CBS 11 Senior Producer Stewart McKenzie volunteered to help with efforts in Garland after that town was struck by an EF-4 tornado last month. Here are some of his observations:
“Through The Eyes Of A Volunteer”
I am not a disaster expert. My first experience at disaster assistance was being part of a church group that went to Joplin, Missouri after an EF-5 tornado wiped out part of that town in May 2011.
Here I am, more than 4 years later, finding myself going with another group to Garland last Thursday. An EF-4 tornado hit that city, Sunnyvale and Rowlett with varying intensity the day after Christmas.
13 days later debris is everywhere. There are signs of initial recovery. Blue tarps are covering gaping holes in some roofs. But at some homes the damage is too significant that can’t be covered with a piece of plastic. The recovery effort for families is far from over.
And there are many stories that are being shared about what survivors endured that night after Christmas. One story that I heard involved a homeowner who was lying in bed when the sirens went off and the whipping wind could be heard outside her 2-story home. She grabbed her Bible and got into the bathtub. A few seconds later, the chimney collapsed into her bedroom with bricks falling on the bed where she had been resting. She’s alive. But her home has significant damage.
There’s the van I saw outside that home. The fierce winds rolled that van several times. But, in the back lot of her home is an RV. At first glance it looks like the tornado didn’t touch it. Look closer and you’ll see a splintered 2×4 that had pierced the metal.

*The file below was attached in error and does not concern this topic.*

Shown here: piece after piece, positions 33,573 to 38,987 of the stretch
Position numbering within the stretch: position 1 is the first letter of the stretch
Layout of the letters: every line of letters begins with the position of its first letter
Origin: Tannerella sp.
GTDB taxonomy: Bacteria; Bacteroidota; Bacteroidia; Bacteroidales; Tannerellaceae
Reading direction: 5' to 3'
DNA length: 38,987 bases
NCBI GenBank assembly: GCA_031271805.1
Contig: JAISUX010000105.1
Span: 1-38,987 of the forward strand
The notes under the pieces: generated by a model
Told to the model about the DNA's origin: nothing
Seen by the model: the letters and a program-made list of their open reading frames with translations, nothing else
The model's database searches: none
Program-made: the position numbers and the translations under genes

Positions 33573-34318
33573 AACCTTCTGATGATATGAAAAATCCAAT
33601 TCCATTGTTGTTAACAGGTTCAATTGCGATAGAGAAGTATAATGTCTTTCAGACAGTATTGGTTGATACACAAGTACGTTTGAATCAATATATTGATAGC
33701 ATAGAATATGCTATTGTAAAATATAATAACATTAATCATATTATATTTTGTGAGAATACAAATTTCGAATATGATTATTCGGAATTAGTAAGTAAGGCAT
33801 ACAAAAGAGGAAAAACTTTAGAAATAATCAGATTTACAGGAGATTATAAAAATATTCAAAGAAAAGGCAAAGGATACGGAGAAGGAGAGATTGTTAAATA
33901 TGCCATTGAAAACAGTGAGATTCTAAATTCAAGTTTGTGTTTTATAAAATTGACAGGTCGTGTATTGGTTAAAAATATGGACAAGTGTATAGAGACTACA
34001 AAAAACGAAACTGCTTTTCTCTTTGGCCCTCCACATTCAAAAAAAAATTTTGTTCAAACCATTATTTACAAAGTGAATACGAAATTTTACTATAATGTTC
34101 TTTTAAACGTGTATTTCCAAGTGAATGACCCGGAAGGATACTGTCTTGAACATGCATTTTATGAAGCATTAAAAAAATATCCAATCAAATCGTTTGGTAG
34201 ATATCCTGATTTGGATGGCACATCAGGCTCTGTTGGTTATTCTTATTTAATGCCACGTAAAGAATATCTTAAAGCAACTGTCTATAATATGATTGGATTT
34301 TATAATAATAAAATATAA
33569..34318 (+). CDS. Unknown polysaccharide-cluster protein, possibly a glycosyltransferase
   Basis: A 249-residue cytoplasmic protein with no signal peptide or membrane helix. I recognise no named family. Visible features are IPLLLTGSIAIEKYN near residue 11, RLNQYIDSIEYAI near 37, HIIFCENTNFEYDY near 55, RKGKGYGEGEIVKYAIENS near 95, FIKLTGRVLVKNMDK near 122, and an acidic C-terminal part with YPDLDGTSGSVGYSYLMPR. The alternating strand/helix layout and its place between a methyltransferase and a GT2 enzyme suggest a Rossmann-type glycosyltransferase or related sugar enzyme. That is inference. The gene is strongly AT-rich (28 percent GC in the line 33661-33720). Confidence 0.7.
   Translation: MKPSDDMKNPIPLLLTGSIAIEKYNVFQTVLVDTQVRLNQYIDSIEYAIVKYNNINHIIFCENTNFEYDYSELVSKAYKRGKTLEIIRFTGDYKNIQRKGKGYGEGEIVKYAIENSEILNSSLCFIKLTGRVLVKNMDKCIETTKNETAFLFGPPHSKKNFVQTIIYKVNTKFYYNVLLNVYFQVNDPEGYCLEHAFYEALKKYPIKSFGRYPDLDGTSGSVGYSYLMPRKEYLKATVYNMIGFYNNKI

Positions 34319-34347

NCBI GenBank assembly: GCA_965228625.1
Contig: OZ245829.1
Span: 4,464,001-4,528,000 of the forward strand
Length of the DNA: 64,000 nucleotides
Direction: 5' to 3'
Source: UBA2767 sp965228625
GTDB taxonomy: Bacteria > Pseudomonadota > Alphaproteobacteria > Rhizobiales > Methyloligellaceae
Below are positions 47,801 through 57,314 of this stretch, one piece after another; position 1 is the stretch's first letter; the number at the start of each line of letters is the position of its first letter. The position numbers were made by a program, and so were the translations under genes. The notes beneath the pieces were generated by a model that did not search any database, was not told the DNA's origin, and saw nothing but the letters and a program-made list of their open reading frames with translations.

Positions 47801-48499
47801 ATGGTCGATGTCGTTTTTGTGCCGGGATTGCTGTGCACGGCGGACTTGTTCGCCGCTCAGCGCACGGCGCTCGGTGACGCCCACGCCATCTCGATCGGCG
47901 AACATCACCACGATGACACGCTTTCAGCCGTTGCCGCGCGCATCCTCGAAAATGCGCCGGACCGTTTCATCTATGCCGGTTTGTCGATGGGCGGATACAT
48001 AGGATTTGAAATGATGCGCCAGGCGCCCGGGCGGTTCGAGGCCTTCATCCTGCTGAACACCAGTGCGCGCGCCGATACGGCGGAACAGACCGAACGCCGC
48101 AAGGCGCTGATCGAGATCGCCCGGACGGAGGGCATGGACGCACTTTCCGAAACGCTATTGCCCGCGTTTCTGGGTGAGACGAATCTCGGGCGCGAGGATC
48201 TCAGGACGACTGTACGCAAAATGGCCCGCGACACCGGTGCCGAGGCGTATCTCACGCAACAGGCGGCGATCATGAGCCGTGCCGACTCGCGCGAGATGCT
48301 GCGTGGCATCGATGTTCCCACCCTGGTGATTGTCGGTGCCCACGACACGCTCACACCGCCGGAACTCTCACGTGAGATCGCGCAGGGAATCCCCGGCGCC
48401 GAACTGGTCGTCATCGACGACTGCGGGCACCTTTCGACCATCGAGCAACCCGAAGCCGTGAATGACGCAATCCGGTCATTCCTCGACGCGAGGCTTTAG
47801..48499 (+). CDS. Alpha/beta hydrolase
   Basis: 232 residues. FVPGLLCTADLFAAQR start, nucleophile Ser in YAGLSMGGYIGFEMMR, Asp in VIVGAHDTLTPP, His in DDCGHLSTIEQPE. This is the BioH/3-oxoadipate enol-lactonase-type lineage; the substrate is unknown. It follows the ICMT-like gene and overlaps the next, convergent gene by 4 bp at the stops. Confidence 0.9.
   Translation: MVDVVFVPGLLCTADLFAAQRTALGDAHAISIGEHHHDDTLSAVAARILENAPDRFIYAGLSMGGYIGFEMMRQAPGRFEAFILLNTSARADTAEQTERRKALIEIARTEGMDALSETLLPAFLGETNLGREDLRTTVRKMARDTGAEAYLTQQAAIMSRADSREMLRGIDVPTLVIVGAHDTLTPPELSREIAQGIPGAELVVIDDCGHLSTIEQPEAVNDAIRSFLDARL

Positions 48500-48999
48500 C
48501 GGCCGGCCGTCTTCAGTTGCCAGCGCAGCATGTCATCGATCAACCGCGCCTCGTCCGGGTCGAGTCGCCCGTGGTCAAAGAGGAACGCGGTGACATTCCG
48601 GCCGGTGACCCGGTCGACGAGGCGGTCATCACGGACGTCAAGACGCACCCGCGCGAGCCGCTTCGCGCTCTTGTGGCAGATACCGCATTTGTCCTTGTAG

And take one look at the neighborhood. While one homeowner has significant damage to the house, her next door neighborhood has what appears to be superficial damage. A blown out window and slight roof damage. The cruel destruction of a tornado evident in just a one block area of Garland.
Volunteer groups have descended from across the nation to help the thousands of people begin to pick up what’s left and start rebuilding their lives. Besides the group that I’m affiliated with (Churches of Christ Disaster Relief Team), I saw members of Operation Blessing, and the American Red Cross. That’s just in a one block area of Garland.
What makes this disaster experience different from Joplin? It is in my backyard and yours. It didn’t require a 7-hour journey to another state but a 45 minute drive in rush hour traffic.
The conditions are different. When we went to Joplin, it was in late June and early July. Summer was setting in. It was hot and dry.
Not this time. Besides the nails and broken glass, we endured wet conditions and muddy pastures. After a heavy rain the night before, moving through the mud and puddles was not easy. The day that our group showed up, we enjoyed temperatures in the 50’s. But, it was in the 40’s the day before. And this weekend, a cold front will blow through and knock the temperature back into the 30’s and 40’s.
It’s less than ideal conditions to volunteer. When is a disaster easy and comfortable? Families need help. A call to action from you and I to help our neighbors. We may not know them. But, if the weather pattern had set up a few miles to the west, east, north or south, it could have been you and I missing homes and searching for valuable family heirlooms.
The memory of the tornado outbreak on December 26, 2015 may be fading. However the work is just starting.